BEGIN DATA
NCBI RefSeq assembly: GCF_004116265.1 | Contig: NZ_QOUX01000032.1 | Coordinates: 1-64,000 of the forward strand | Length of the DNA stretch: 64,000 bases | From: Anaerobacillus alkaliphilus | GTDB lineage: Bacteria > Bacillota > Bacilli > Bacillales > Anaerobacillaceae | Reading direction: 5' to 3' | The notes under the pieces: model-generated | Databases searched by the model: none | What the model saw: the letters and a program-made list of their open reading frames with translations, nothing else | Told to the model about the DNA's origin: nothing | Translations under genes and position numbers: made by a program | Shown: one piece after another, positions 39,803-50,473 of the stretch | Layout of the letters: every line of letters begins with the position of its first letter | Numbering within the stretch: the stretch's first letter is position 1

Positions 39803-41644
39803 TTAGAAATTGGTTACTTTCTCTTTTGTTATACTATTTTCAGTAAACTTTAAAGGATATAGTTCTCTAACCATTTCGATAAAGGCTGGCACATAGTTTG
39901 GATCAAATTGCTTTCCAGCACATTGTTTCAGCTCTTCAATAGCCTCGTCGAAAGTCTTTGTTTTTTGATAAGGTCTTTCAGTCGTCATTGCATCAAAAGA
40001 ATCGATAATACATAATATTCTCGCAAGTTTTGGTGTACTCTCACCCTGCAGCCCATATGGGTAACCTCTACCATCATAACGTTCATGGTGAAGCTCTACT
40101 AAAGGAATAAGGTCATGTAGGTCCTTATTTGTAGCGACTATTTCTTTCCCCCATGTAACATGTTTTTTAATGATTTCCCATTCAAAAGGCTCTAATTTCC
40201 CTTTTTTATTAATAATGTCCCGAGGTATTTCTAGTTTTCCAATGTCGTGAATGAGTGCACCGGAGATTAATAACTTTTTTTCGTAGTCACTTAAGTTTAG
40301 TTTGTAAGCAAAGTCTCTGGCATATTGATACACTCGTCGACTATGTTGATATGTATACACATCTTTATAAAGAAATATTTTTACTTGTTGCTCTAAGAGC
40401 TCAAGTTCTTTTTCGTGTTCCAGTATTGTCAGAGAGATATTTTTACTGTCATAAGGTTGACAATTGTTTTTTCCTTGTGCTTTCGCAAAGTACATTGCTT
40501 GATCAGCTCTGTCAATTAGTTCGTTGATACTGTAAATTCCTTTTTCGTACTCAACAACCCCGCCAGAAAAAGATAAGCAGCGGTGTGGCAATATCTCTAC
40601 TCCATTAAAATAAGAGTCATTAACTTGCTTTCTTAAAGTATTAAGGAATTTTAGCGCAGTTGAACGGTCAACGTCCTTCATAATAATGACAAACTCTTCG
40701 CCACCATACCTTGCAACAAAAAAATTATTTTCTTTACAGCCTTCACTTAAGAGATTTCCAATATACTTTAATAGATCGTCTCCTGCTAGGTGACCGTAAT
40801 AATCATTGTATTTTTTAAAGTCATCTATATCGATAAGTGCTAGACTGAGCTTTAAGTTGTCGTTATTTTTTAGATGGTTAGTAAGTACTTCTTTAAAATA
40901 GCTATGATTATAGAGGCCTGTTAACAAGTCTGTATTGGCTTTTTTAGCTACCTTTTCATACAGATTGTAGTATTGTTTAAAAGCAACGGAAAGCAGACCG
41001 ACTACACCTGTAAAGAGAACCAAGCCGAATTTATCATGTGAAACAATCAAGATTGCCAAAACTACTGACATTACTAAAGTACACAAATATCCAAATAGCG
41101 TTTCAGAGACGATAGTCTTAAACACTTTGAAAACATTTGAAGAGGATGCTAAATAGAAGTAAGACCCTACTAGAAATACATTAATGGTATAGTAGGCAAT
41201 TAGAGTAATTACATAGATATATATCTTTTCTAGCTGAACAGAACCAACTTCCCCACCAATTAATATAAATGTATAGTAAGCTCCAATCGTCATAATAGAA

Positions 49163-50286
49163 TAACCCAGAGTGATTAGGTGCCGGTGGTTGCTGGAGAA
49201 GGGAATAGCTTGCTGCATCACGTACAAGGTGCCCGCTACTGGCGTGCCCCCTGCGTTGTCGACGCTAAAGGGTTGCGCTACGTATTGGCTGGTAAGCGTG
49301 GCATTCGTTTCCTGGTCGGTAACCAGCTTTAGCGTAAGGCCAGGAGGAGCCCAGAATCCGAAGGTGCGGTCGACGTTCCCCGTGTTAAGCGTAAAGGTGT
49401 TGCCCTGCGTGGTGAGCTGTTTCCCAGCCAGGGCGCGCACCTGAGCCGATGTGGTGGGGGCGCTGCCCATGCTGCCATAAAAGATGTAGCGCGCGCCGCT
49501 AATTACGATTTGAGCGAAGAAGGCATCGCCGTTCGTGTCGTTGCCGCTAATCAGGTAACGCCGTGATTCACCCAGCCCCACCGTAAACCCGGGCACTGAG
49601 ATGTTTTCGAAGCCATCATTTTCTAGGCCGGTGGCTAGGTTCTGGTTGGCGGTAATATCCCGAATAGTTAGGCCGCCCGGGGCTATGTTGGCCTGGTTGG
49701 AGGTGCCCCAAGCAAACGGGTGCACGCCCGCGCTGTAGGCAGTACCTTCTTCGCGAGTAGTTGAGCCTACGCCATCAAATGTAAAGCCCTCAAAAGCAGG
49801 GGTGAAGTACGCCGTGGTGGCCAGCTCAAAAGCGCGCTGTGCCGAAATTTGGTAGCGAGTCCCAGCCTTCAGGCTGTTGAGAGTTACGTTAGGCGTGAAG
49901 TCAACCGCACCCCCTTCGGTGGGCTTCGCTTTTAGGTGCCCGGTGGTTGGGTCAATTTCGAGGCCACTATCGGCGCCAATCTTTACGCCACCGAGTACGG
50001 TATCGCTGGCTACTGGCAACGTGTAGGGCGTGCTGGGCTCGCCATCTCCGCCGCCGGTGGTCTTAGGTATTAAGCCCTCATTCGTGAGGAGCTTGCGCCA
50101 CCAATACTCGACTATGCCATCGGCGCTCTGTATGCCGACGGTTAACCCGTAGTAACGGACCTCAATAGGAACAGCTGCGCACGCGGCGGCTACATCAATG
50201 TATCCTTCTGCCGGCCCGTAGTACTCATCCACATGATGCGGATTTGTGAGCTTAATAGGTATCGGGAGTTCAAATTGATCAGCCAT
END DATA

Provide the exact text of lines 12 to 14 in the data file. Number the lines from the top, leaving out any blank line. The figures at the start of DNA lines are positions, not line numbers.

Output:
40701 CCACCATACCTTGCAACAAAAAAATTATTTTCTTTACAGCCTTCACTTAAGAGATTTCCAATATACTTTAATAGATCGTCTCCTGCTAGGTGACCGTAAT
40801 AATCATTGTATTTTTTAAAGTCATCTATATCGATAAGTGCTAGACTGAGCTTTAAGTTGTCGTTATTTTTTAGATGGTTAGTAAGTACTTCTTTAAAATA
40901 GCTATGATTATAGAGGCCTGTTAACAAGTCTGTATTGGCTTTTTTAGCTACCTTTTCATACAGATTGTAGTATTGTTTAAAAGCAACGGAAAGCAGACCG